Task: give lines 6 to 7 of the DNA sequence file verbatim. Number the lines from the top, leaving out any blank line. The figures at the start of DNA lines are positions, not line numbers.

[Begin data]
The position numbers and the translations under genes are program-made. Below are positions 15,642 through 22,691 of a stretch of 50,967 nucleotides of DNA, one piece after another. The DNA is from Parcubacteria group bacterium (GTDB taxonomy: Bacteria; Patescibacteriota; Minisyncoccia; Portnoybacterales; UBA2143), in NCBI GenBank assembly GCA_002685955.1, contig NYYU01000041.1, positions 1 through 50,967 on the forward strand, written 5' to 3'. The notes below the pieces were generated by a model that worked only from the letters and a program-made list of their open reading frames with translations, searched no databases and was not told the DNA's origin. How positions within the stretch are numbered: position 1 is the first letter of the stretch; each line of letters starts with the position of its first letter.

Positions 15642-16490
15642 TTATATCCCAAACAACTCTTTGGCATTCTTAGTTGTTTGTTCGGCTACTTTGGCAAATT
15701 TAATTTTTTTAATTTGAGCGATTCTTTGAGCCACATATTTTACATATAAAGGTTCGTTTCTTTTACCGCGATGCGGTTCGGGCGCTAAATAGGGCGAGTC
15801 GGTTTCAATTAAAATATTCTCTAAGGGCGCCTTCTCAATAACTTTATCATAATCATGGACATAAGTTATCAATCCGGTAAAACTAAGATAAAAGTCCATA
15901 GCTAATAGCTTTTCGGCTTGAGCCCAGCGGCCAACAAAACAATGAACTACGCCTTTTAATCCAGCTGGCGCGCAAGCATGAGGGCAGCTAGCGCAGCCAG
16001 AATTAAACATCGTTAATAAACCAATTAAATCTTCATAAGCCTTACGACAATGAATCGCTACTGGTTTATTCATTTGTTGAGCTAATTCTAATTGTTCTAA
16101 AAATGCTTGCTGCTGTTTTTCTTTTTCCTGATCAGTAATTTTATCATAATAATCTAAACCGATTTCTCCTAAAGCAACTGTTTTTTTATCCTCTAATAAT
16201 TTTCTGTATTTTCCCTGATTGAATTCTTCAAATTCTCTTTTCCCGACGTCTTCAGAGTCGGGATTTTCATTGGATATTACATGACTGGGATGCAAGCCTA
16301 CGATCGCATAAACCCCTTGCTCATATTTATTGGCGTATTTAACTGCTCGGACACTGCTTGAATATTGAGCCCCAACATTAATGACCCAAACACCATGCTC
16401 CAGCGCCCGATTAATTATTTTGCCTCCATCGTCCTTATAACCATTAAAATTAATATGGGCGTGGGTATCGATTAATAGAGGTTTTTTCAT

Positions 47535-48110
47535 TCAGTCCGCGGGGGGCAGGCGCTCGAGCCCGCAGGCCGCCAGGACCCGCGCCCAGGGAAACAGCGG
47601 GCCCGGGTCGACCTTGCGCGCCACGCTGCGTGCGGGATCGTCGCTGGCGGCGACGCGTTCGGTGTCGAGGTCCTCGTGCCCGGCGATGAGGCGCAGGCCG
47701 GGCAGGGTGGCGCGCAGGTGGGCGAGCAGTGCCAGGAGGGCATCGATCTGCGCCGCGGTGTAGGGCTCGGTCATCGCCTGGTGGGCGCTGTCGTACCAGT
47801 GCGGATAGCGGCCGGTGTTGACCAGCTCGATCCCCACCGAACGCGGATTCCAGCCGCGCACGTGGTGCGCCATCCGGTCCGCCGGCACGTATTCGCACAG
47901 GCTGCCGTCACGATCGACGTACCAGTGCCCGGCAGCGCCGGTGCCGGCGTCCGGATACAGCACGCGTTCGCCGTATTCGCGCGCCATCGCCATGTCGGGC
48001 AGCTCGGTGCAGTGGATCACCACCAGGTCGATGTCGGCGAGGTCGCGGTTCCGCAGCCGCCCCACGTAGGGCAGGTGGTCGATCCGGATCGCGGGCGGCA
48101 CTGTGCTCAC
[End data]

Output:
15901 GCTAATAGCTTTTCGGCTTGAGCCCAGCGGCCAACAAAACAATGAACTACGCCTTTTAATCCAGCTGGCGCGCAAGCATGAGGGCAGCTAGCGCAGCCAG
16001 AATTAAACATCGTTAATAAACCAATTAAATCTTCATAAGCCTTACGACAATGAATCGCTACTGGTTTATTCATTTGTTGAGCTAATTCTAATTGTTCTAA